60 Seconds with Shuta Saito, JAL Passenger Marketing, The Americas

60 Seconds with Shuta Saito, JAL Passenger Marketing, The Americas

Few frequent flyer programs have been around as long as JAL Mileage Bank. The 20-year-old program began with 40,000 members, and today there are over 12 million worldwide. We were fortunate enough to chat with JAL’s Shuta Saito, Passenger Marketing, The Americas, about where the program’s been, and where it might be headed.

Inside Flyer:
Congratulations on the 20th anniversary of Mileage Bank. On what day was the program officially launched?
Saito:
Thank you. JAL Mileage Bank was officially launched on November 14, 1983. Just the other day I was looking through our past promotional brochures for the program and it’s astonishing to see how the JMB program has evolved over the last 20 years.

IF:
Am I correct in saying that the program was initially called “JAL MileageBank — USA?” Does that mean that originally it was for U.S. members only?
Saito:
Yes, that is correct. JAL Mileage Bank USA was launched in response to the U.S. majors, who introduced their frequent flyer programs following deregulation. The industry was not experiencing this in our other regions so it was conceived specifically for the American Region.

IF:
Why did Mileage Bank break into different regions?
Saito:
JMB expanded to Japan, Europe and Asia/Oceania regions as market climate and demand changed, but by 1997, the four JMB regional programs were unified. JMB is now one program and has uniform award levels and uniform core programs. We do have some awards unique to some regions and special regional campaigns.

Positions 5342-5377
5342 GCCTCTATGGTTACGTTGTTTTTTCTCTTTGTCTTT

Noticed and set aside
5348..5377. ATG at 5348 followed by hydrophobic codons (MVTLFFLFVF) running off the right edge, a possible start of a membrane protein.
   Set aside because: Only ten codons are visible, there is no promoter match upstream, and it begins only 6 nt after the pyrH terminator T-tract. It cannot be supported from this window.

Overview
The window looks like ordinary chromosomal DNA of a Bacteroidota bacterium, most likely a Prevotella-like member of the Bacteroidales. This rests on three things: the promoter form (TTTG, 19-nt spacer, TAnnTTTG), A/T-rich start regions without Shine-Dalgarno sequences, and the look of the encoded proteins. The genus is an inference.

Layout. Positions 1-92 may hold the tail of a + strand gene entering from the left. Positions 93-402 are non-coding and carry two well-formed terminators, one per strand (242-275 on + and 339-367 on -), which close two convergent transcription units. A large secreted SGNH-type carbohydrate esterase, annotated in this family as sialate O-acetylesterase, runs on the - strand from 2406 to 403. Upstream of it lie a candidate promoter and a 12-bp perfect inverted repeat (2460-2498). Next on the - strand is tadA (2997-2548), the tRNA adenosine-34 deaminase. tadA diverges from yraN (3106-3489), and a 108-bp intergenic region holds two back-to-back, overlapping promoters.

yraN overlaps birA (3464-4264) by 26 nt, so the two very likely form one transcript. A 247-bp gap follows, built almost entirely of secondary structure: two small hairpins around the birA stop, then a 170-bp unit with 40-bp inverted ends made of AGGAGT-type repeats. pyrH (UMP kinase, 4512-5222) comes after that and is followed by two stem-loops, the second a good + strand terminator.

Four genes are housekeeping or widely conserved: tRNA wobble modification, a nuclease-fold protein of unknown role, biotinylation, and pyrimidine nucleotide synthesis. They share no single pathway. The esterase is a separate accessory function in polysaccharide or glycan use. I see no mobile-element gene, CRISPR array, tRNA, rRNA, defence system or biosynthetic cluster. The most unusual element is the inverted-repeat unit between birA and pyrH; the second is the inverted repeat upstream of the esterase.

IF:
British Airways recently “globalized” its program, eliminating the various sets of rules for different regions. Is there any thought of doing something similar — creating one worldwide program?
Saito:
Our program is “globalized.” Perhaps it just seems we are not because we do have some awards unique in certain regions and special regional campaigns. However, there must be consideration given to each region’s needs to accommodate our members. In the long run, what doesn’t benefit the member won’t benefit us.

IF:
Lufthansa’s Miles & More and Air Canada’s Aeroplan recently introduced co-branded mileage-earning credit cards for members in the U.S. Are you considering your own U.S. card?
Saito:
Our largest credit card partnership is with JALCard, a subsidiary card company. At the moment we are considering a JMB mileage-earning credit card that can be settled here for American Region members.

IF:
Has the recent merger of JAL and JAS had any effect on Mileage Bank?
Saito:
Absolutely … The biggest enhancement to the JMB program is the expansion of our Japanese domestic network, offering more flights and conveniences for customers. We have also seen a sizable increase in JMB enrollment this year and I would like to think this indicates that we are meeting our goals of customer satisfaction.

Leave a Reply

Your email address will not be published. Required fields are marked *